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The military market has been expanding. China has started commercial production of its CH-5 Rainbow , touted to be a rival to the US unmanned aerial vehicle MQ-9 Reaper, which could attack targets on the ground.
The mass-production model of the completed its trial flight in north China, according to the state-run Xinhua news agency.
The first flight of a mass-produced CH-5 Rainbow, a heavy military signals China’s readiness to export it, said Wang Song, an associate professor with the school of aeronautic science and engineering at China’s Beihang University. He claimed that the equals that of the US General Atomics MQ-9 Reaper, but at around half the cost. However, he admitted that the Chinese had a weakness compared to its American counterparts. The Reaper can climb to a height of between 12,000 and 15,000 metres. This allows the US to stay above the reach of most ground fire. China’s CH-5, on the other hand, cannot operate at more than 9,000 metres, which makes it vulnerable to some anti-aircraft weaponry.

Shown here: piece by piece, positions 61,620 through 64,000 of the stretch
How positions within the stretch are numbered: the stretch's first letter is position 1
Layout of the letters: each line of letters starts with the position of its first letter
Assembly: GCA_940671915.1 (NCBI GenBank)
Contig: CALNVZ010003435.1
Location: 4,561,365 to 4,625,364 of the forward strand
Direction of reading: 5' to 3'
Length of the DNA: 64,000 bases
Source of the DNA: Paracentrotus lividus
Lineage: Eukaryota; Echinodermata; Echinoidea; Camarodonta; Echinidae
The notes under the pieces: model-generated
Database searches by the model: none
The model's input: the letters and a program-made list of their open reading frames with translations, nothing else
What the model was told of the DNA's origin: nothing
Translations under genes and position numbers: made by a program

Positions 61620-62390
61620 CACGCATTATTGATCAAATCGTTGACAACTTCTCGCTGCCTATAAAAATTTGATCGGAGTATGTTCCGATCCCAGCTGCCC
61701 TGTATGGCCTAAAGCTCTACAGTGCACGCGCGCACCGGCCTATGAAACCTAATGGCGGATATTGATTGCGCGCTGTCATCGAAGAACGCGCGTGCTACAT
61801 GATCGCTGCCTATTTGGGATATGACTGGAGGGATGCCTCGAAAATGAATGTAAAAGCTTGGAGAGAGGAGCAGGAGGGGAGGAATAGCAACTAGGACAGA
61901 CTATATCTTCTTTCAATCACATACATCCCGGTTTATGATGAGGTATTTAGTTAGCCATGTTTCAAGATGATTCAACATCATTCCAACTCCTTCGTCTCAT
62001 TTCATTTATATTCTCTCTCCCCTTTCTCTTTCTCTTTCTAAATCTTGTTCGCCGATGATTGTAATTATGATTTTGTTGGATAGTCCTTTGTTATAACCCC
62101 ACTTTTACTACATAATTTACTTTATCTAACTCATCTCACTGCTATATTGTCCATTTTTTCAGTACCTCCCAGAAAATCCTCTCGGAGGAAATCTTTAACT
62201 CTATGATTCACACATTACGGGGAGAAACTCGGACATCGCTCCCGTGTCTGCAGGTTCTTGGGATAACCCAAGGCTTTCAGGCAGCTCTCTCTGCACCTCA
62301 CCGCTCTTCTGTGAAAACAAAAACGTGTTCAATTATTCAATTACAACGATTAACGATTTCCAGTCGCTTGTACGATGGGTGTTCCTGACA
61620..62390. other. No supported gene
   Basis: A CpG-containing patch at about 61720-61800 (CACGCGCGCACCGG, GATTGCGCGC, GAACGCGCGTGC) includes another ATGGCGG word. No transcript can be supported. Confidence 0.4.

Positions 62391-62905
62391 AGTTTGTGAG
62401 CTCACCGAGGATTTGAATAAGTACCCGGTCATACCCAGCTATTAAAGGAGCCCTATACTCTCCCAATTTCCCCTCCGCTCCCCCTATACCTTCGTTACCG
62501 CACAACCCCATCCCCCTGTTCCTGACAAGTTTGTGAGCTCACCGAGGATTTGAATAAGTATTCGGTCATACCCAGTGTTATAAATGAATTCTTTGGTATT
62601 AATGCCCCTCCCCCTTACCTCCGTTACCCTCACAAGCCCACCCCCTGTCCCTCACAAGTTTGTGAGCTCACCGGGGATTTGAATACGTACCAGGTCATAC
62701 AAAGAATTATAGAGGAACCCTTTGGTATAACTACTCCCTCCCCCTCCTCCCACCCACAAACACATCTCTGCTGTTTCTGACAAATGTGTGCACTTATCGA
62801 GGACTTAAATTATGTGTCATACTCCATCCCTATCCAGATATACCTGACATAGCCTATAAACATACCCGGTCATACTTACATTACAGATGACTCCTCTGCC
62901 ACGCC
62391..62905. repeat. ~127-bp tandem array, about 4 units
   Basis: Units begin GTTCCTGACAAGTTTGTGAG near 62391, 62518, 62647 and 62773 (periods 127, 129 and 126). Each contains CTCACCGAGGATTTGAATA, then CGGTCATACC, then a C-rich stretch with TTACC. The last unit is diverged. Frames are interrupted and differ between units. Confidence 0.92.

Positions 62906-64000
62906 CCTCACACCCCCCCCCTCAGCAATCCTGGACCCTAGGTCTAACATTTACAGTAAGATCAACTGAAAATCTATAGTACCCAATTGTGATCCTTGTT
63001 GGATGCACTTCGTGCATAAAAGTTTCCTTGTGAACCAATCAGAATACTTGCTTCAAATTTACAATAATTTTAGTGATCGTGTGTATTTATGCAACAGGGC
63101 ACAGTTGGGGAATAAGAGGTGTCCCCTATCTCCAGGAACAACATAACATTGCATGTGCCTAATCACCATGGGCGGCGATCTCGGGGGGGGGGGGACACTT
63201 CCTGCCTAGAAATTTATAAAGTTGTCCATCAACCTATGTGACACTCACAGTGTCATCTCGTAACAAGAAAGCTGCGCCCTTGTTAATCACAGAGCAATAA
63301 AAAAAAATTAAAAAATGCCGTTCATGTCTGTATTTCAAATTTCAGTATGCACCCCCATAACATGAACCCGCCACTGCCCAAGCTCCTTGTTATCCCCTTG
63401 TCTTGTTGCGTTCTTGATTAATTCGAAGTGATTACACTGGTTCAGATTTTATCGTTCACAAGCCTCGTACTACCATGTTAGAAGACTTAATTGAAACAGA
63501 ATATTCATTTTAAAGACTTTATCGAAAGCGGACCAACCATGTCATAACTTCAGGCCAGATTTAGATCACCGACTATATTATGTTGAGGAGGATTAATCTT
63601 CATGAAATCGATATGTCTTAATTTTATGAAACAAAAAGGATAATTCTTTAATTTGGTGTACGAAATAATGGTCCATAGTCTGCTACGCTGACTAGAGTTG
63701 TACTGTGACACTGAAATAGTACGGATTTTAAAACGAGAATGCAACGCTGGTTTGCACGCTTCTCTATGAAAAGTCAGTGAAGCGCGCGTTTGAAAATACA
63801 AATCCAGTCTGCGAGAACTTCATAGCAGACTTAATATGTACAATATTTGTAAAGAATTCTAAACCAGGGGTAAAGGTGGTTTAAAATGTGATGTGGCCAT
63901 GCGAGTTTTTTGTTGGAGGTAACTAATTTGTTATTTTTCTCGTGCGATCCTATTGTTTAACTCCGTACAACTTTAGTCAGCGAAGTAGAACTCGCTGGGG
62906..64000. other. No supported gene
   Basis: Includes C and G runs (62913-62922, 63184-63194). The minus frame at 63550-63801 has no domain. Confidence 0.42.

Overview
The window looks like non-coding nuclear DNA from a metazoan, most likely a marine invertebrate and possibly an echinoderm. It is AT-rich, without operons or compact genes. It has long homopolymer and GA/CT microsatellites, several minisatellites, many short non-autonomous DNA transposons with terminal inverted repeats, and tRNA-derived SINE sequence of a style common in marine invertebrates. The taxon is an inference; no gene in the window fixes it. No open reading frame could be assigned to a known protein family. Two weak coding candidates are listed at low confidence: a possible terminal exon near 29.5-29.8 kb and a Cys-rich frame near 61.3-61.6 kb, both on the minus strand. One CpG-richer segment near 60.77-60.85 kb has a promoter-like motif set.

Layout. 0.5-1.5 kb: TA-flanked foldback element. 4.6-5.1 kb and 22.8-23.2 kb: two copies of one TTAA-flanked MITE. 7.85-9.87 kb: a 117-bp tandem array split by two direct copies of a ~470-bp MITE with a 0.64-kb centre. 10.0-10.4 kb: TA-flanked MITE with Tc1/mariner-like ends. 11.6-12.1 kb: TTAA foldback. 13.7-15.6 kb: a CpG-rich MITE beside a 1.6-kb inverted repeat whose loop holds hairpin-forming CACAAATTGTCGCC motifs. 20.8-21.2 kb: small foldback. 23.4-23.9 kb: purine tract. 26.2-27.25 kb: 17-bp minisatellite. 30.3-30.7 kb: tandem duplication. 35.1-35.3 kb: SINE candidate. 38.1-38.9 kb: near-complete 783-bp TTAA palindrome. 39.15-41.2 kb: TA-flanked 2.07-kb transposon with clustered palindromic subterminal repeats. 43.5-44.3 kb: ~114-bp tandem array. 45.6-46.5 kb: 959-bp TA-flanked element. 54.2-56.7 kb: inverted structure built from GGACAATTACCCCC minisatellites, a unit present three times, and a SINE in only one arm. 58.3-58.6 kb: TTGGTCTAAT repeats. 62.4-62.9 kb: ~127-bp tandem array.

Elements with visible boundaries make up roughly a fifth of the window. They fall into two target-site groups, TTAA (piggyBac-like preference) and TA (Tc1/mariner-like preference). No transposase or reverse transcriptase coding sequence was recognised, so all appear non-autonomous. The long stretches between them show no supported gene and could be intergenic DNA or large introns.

According to ndtv.com, the limited ceiling of the Rainbow is a by-product of its relatively weak engine, according to Wang, who noted that China still lagged behind the West in aircraft engine technology. “This is in fact the weakness of all China-made aeroplanes,” he said.
US’ Reaper, or Predator B, was the world’s first unmanned aerial vehicle that could attack targets on the ground. At US $16.9 million, which makes it the world’s most expensive .
The Chinese can conduct reconnaissance, surveillance, patrol, target positioning and strike missions, Shi Wen, chief engineer of the Rainbow project told the news agency. “We’ve made several modifications after its debut, and its comprehensive functions are among the world’s best,” Shi Wen claimed.
The CH-5 has a wingspan of 21 meters and is capable of carrying up to 1,000 kg of equipment. It can stay in the air for 60 hours with a range of more than 10,000 kilometers, Mr Shi said.
The can also be used for civilian purposes such as resource surveying, marine environmental protection, disaster survey, marine law enforcement and emergency responses, Mr Shi said. “We will conduct more trial flights and might add fine changes to meet needs of various customers. We believe it will be a success in domestic and international markets,” he added.